Monday, November 07, 2016

MacDonald Dettwiler, Chinese Rockets, SpaceX, the X-37B and the EmDrive

          By Henry Stewart

Here are a few of the stories currently being tracked by the Commercial Space Blog:

MDA HQ in Richmond, BC. Photo c/o T-Net.
  • New Macdonald Dettwiler (MDA) CEO Howard Lance is evidently off to a slow start, but it's not his fault. As outlined in the November 2nd, 2016 Space News post, "Canada’s MDA says commercial satellite market shows unexpected softness," the Canadian satellite builder and geospatial-services provider has "pulled back from earlier optimistic assessments of the global commercial telecommunications satellite business," saying strong customer interest in new satellites was not translating into contracts. According to Lance, 2016 will end with no more than around 16 orders, similar to 2015, but well down from the historical average of around 20 satellites. 
Lance made the comments during the quarterly investor conference call on November 1st, 2016. Consolidated revenues for the quarter were down slightly to $495.9Mln CDN compared to $515.4Mln CDN for the same period of 2015. The decrease reflected lower revenues from communications business line, partially offset by higher revenues from the surveillance and intelligence business lines.
Of course, things aren't all bad. As outlined in the November 1st, 2016 MDA press release, "MDA reports third quarter 2016 results, declares quarterly dividend," MDA continued to make "substantive progress to obtain facility security clearance for its operations in California, through which the Company can effectively pursue and execute the broad range of U.S. government contracts including defence and intelligence work. In addition to investments in organizational and required regulatory structure, the Company has also started building out a government business development and management team."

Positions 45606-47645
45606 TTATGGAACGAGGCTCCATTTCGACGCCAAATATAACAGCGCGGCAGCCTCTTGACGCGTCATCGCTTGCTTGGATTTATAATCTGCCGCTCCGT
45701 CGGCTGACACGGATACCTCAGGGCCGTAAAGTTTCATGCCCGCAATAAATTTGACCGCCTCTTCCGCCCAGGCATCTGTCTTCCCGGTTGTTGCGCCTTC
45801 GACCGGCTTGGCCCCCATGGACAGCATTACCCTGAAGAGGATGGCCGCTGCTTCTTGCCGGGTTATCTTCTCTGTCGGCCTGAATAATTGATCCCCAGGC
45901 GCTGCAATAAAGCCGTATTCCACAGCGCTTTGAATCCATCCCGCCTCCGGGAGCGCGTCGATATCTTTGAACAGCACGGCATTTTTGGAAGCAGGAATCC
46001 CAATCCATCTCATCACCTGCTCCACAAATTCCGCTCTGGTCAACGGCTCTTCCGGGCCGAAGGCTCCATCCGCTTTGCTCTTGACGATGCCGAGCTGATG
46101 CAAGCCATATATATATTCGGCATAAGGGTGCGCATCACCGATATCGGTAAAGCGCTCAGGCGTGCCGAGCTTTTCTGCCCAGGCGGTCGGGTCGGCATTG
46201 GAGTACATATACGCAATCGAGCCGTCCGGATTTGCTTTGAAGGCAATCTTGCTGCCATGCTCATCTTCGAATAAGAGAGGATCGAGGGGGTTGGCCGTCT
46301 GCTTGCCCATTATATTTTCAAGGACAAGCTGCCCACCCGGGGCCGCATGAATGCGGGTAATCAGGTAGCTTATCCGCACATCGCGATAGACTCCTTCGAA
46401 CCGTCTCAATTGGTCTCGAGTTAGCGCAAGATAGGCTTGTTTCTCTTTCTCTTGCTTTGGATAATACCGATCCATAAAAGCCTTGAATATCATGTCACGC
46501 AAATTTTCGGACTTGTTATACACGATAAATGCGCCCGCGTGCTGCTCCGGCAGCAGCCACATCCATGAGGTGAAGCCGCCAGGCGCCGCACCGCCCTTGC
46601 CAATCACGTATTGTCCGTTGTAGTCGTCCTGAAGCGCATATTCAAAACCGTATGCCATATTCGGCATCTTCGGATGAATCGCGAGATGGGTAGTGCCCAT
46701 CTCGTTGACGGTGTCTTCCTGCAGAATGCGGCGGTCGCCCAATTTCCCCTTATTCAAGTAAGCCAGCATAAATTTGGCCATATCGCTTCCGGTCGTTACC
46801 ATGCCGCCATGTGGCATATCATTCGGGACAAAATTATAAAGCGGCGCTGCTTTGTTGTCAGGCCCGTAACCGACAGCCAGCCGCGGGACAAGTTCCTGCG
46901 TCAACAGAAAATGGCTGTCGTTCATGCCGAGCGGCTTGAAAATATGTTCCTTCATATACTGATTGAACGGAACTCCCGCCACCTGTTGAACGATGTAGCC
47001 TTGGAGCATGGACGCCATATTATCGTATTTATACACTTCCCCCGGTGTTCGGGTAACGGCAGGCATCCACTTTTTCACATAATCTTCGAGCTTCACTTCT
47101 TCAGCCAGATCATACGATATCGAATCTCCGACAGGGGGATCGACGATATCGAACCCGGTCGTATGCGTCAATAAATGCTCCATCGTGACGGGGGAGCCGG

MDA has also "declared a quarterly dividend of $0.37 per common share payable on December 30, 2016 to shareholders of record at the close of business on December 15th, 2016."
According to the article, "the CZ-5 belongs to a new generation of rockets that will be used in China’s future space projects," including lunar and Martian exploration programmes.
The Long March 5 is planned to roughly match the capabilities of the United Launch Alliance (ULA) Delta IV heavy rocket.
The company currently has a backlog of about 70 missions, worth more than $10Bln USD ($13.4Bln CDN). 
  • The International Business Times is reporting that the US Air Force is currently testing out a version of the EmDrive electromagnetic microwave thruster on the X-37B unmanned military space plane, while the Chinese government has made sure to include the EmDrive on its orbital space laboratory Tiangong-2. 
As outlined in the November 7th, 2016 International Business Times post, "Space race revealed: US and China test futuristic EmDrive on Tiangong-2 and mysterious X-37B plane," China and the US both have a vested interest in the EmDrive.
In a separate report, the results of NASA's earlier tests on the EmDrive have been leaked, and they seem to reveal that the controversial propulsion system really does work.
As outlined in the November 7th, 2016 Science Alert post, "Leaked NASA paper shows the 'impossible' EM Drive really does work," the drive "is capable of generating impressive thrust in a vacuum (without fuel), even after error measurements have been accounted for."
The full paper is now available online under the title, "Measurement of Impulsive Thrust from a Closed Radio Frequency Cavity in Vacuum."
The EmDrive, also known as the Cannae drive, was last profiled in the September 6th, 2016 post, "'Impossible' Cannae Drive Will Sink or Swim on Proposed Demonstration Flight." 
For more, check out upcoming editions of the Commercial Space blog.

Henry Stewart is the pseudonym of a Toronto based aerospace writer.

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